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Scrap metal firm in court over worker’s severe forklift injuries

Date:
17 February 2016

A scrap metal firm and its director have been sentenced after a Manchester worker suffered severe injuries to his left arm when it became stuck in a forklift truck.

The worker, aged 30, from Levenshulme remained trapped for over two hours while the emergency services tried to free his arm from the vehicle’s mast at Levenshulme Trading Estate, Printworks Lane on 8 November 2013. 

Ultimate Traders Ltd and company director Nasir Rashid were prosecuted by the Health and Safety Executive (HSE) after it emerged he had been told to stand on the forks on the truck to help move scrap cars into the back of a shipping container. 

Manchester Crown Court heard that Mr Rashid, aged 36 from Greenford in London, had been driving the forklift truck and that the scrap cars were due to be exported to Pakistan where the metal would be sold. 

The worker suffered severe crush injuries when his arm became trapped and it took the combined effort of three fire crews, a specialist major rescue unit, two air ambulances, a medical team from Manchester Royal Infirmary and three ambulance crews to rescue him. 

The gap in which the injured man’s arm was trapped

He sustained nerve damage to his left arm which makes it difficult for him to grip or lift items, and was in hospital for nearly two months. He still needs to visit Manchester Royal Infirmary for treatment and has been unable to return to work due to the extent of his injuries. 

The court was told the company failed to report the incident to HSE for nearly three months, despite being told on several occasions that this was a legal requirement.

Nasir Rashid, of Bracewell Avenue in Greenford, was sentenced to six months imprisonment suspended for 18 months and ordered to pay costs of £750 after pleading guilty to a breach of Section 2 (1) of the Health and Safety at Work etc. Act 1974. 

Ultimate Traders Ltd, of Bridgewater Road in Wembley, was given a nominal fine of £2 after discussion concerning the company’s finances. The firm pleaded guilty to breaches of Section 2 (1) of the Health and Safety at Work etc. Act 1974 and Regulation 4 (2) of the Reporting of Injuries, Diseases and Dangerous Occurrences Regulations 2013.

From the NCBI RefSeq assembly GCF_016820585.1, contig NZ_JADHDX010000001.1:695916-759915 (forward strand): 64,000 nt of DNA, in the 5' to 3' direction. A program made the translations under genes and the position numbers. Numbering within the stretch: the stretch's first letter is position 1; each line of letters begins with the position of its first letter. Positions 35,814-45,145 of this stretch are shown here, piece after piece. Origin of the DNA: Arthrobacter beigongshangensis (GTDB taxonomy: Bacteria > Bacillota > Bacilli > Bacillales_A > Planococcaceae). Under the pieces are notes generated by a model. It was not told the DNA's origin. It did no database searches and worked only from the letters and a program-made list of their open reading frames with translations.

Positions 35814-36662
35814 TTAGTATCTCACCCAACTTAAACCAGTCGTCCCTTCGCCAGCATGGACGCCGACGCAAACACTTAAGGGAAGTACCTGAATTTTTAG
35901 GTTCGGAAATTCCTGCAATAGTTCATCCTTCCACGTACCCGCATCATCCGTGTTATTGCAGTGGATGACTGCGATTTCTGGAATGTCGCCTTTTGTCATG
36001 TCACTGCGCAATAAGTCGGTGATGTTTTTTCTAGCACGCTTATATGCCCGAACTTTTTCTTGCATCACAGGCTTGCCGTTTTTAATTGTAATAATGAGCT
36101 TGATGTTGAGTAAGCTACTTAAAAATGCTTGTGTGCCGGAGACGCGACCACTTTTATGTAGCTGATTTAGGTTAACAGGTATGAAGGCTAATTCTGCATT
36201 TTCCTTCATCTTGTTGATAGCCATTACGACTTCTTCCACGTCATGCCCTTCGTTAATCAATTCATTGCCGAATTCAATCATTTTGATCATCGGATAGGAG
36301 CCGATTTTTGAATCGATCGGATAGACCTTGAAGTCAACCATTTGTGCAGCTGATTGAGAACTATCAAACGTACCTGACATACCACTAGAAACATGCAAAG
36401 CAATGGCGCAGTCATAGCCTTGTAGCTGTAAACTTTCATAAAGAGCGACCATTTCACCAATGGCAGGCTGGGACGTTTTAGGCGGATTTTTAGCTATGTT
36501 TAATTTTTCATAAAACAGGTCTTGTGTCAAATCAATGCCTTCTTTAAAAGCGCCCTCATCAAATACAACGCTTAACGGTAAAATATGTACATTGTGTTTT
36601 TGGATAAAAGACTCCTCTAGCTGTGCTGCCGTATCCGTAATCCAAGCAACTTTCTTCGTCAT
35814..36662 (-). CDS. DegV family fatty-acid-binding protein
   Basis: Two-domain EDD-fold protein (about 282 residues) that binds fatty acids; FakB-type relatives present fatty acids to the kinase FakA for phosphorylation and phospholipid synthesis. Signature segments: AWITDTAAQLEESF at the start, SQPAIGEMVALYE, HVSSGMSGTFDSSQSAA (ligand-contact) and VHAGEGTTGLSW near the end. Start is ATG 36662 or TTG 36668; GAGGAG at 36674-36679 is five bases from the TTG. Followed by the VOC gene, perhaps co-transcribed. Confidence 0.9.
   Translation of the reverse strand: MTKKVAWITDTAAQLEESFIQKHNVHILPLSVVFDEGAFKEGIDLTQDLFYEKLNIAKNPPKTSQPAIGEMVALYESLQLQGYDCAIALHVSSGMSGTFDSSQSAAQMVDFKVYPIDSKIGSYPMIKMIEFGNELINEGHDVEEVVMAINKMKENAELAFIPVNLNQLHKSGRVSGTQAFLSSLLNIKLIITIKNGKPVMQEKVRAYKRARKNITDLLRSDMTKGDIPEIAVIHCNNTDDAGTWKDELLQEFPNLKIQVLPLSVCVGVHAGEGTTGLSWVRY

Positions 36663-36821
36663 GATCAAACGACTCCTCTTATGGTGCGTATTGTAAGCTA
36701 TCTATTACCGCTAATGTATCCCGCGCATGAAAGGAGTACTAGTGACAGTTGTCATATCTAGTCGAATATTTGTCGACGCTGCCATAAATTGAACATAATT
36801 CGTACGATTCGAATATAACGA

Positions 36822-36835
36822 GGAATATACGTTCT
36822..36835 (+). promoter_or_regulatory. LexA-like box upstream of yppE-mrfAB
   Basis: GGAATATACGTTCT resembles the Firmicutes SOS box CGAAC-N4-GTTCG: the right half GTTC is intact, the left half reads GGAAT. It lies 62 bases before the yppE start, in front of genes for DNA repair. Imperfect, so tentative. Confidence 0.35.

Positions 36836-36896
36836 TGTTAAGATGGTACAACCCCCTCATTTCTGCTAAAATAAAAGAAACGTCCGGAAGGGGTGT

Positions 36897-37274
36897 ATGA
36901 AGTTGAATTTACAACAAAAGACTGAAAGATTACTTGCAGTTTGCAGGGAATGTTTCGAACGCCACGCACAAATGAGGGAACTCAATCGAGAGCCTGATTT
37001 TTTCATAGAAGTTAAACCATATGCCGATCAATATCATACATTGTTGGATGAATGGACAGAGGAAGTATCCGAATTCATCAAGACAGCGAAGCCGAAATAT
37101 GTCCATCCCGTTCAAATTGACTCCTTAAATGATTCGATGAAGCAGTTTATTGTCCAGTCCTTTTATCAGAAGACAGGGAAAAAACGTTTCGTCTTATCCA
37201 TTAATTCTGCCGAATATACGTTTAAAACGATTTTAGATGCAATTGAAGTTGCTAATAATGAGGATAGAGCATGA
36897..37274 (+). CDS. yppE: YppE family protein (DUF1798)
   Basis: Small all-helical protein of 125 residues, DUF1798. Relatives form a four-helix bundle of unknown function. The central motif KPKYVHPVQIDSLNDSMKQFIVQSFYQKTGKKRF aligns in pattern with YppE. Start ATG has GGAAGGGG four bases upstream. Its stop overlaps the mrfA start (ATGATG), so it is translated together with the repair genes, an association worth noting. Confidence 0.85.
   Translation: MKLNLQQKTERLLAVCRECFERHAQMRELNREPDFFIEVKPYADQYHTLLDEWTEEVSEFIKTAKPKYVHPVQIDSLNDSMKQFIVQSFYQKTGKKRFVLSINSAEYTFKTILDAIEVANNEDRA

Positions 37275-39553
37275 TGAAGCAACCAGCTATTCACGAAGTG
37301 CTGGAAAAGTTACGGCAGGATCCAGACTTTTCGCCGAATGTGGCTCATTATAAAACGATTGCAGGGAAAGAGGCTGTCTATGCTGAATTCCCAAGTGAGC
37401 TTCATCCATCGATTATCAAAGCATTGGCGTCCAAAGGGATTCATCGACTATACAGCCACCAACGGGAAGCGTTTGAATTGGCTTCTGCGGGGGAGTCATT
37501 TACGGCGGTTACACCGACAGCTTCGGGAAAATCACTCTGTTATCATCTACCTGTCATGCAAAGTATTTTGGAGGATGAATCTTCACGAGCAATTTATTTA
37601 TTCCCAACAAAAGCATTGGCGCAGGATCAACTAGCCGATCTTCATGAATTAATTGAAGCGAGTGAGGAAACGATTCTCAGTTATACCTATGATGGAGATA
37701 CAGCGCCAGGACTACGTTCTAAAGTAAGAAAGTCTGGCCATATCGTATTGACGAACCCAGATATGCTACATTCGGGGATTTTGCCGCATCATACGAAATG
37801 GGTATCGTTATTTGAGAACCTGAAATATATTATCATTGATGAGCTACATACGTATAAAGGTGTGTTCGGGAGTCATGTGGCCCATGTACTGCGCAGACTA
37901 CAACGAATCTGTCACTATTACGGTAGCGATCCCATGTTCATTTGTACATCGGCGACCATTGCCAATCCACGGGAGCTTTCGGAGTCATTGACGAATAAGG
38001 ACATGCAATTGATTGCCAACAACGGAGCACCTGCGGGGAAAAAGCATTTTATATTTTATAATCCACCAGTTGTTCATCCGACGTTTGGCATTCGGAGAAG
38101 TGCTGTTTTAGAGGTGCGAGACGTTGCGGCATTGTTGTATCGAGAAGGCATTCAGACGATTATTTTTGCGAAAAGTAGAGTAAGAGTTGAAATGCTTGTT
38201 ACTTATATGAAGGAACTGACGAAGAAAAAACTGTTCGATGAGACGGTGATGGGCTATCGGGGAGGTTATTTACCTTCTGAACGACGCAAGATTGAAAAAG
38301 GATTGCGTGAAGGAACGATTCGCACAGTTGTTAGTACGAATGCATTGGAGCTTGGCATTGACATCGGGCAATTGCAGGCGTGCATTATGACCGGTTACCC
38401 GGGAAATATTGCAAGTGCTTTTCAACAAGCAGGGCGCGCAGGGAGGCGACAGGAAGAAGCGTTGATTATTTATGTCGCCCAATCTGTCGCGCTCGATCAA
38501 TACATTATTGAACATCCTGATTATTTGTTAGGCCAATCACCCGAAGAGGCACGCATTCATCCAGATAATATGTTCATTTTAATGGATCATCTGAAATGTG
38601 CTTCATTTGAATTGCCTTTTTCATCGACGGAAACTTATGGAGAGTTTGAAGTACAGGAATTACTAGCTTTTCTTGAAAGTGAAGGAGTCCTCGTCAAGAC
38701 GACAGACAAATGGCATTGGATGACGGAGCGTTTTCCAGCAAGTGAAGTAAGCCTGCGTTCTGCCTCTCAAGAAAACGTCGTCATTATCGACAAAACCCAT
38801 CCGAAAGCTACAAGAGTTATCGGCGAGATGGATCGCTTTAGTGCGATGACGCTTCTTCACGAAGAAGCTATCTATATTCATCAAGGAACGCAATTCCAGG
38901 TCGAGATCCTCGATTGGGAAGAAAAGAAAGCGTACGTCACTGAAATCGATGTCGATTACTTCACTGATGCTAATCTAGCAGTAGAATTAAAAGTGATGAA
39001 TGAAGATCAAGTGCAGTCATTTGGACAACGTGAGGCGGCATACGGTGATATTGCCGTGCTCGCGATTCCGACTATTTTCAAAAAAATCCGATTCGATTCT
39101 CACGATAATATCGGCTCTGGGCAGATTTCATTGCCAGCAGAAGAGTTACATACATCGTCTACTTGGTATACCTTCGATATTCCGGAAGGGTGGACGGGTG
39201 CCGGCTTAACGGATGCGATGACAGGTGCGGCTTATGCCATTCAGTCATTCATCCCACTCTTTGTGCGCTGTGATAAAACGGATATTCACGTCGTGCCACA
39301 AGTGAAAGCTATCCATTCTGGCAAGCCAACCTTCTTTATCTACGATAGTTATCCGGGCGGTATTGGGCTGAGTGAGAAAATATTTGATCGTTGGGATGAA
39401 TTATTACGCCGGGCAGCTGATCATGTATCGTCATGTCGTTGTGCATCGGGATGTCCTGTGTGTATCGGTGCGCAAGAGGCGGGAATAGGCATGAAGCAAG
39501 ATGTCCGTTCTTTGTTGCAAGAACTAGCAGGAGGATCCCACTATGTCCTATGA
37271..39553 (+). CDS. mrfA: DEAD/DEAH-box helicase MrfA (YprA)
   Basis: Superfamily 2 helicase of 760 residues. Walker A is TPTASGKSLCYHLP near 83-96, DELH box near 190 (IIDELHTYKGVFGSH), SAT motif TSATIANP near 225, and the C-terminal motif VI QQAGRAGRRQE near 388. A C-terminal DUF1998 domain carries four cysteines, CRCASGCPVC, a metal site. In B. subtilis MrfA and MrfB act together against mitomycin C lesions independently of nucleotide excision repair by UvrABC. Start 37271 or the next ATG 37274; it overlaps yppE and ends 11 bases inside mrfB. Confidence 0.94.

Speaking after the hearing, HSE Inspector Sarah Taylor said: “The worker remained trapped for over two hours while the emergency services battled to cut him free, but this incident could easily have been avoided. 

“Ultimate Traders and Nasir Rashid had a legal responsibility to make sure the worker stayed safe, but instead he was instructed to climb onto the forks of a forklift truck to move scrap cars into a container. He suffered severe injuries as a result which will affect him for the rest of his life. 

“Workers should never be allowed to stand directly on the forks on a forklift truck because of the risk of them falling or being injured by moving parts on the mast. This case should act as a warning to firms that they will find themselves in court if they do not take the safety of workers seriously.” 

Information on the safe use of forklift trucks is available at:

www.hse.gov.uk/workplacetransport 

Notes to Editors

  1. The Health and Safety Executive is Britain’s national regulator for workplace health and safety. It aims to reduce work-related death, injury and ill health. It does so through research, information and advice, promoting training, new or revised regulations and codes of practice, and working with local authority partners by inspection, investigation and enforcement. www.hse.gov.uk.
  2. More about the legislation referred to in this case can be found at: legislation.gov.uk/
  3. Further HSE news releases are available at press.hse.gov.uk

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